Tuesday March 14, 2006 4:27 pm
Technology Is Wonderful - When It Works
As you may or may not be aware, a severe storm ripped through the Midwest and caused an as-of-yet untotaled amount of damage, as well as personal injury and loss of life. One such city, that in the past seemed immune to tornado-generating storms, is Springfield, Illinois, the state’s capital.
A pair of tornados ripped through the city late Sunday night, leaving a trail of destruction in their wake. At one point, most of the city was without power, and there are still areas where electrical service has not been restored (my house being one of those.) Initially the lack of electricity didn’t appear to be a big deal till it became obvious that it was not coming back anytime soon.
With a lack of power comes a severing of technology-based information pathways. No satellite television and no internet (therefore no VOIP) meant that my two main sources of information were as accessible as rocks from the moon. In these modern times we often turn to wireless sources of information access, and that train of thought led me to track down my EDGE-enabled PDA (a Cingular 8125). Firing up its web browser, I patiently waited for it to connect to the Internet. And waited some more. Eventually, after repeated attempts, it became apparent that no matter how often I cursed the little silver object, and no matter how hard I shook it in frustration, there was no miracle of connectivity forthcoming.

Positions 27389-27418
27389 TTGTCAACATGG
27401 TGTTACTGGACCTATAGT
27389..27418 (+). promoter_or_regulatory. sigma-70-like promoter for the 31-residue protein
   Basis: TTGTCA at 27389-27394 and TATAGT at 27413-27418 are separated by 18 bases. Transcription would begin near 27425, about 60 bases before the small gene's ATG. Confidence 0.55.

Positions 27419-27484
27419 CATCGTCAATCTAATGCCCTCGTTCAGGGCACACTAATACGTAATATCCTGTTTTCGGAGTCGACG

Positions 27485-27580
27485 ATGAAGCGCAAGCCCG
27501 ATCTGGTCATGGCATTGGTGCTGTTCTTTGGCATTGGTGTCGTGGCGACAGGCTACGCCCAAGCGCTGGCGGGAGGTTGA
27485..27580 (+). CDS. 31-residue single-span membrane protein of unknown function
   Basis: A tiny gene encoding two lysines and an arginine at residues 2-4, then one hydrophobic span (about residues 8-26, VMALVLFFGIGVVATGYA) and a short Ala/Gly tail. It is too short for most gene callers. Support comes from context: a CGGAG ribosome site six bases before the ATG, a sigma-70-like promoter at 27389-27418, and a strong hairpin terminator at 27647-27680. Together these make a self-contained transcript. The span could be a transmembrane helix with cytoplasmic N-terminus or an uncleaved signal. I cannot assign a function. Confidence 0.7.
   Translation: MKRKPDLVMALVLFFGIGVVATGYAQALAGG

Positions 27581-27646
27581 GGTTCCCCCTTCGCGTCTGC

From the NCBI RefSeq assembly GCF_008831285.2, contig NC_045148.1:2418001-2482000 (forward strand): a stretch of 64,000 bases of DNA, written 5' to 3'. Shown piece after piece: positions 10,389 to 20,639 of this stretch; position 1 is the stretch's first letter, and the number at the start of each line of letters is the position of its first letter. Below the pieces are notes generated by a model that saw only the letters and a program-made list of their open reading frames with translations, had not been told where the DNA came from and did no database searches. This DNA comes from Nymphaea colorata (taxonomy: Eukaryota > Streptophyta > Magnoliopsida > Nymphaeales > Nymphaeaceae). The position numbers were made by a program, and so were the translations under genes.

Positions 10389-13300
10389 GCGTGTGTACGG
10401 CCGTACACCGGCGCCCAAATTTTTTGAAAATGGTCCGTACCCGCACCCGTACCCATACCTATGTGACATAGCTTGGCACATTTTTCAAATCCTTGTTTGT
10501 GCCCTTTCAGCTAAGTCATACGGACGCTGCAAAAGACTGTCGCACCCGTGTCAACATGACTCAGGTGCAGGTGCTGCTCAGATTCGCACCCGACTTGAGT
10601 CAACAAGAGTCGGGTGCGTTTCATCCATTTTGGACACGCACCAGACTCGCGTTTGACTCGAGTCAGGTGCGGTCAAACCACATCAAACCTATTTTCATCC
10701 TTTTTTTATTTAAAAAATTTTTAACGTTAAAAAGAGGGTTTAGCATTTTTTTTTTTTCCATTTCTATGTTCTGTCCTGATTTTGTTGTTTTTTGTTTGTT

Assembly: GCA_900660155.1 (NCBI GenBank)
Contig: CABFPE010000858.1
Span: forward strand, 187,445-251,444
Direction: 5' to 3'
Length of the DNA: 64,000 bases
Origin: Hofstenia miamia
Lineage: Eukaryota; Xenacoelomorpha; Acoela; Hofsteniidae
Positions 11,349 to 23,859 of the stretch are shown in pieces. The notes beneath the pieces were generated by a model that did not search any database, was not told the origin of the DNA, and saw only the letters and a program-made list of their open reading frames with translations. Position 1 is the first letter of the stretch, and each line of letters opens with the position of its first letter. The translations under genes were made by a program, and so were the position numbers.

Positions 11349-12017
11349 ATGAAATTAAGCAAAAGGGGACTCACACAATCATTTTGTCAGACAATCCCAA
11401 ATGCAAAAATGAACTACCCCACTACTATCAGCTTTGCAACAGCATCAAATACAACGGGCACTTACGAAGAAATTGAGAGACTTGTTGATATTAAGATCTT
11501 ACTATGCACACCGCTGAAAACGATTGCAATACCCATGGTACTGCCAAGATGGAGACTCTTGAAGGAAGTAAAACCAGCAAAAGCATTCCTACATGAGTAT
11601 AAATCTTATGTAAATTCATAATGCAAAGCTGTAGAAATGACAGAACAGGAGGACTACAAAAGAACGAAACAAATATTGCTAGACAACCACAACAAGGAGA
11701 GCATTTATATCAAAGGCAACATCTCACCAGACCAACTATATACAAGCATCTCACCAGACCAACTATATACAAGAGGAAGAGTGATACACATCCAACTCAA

The world became a bit smaller at that point. The neighbors were out chattering like a bunch of magpies about miscellaneous bits of news they had heard on the radio. A radio…what a quaint idea. Here’s a device that runs on batteries and receives its information wirelessly, and would have remained neglected in most cases. The problem now became finding one of these seemingly antiquated little objects that didn’t require being plugged in, and wasn’t permanently attached to an automobile. Wondrously my wife uncovered an emergency radio that her parents had given us for Christmas, and one which we had never given a second thought to when we received it. Batteries, for our various gadgets, are in abundance at our house hand and in no time at all, the small white box was delivering news and information.
The desire for more knowledge than the radio could deliver didn’t end. Although I had Vonage set up and running, procrastination on my part meant the switchover from POTS to VOIP never took place. They had continued running happily in unison until the power went away. Suddenly that plain old telephone service was the only thread of connectivity to friends and loved ones. Never mind the ever present cell phone as service on it had stopped working when the power went out (service did come back on a short time later though.) Our cordless phones continued to work until the battery backup in the base station gave up the ghost. The kitchen phone, the only corded one in the house, garnered more use than it had in months.
As things currently stand, my home office that is full of wonderful gadgets and gizmos, with their little LEDs normally blinking happily away, sits dark, quiet and almost tomb-like by comparison to just a short while ago. It looks as though the only useful things in it that don’t require power are a few pieces of paper from the printer and a random assortment of pens and pencils. Do people really use those things?
Technology is wonderful, when it works, and it will be welcomed with open arms when it returns. Until then, that little radio has earned a reprieve from a dark corner in the basement, and the POTS line that was once
weeks (depending on my level of procrastination) away from replacement by VOIP, will remain in use for the foreseeable future.
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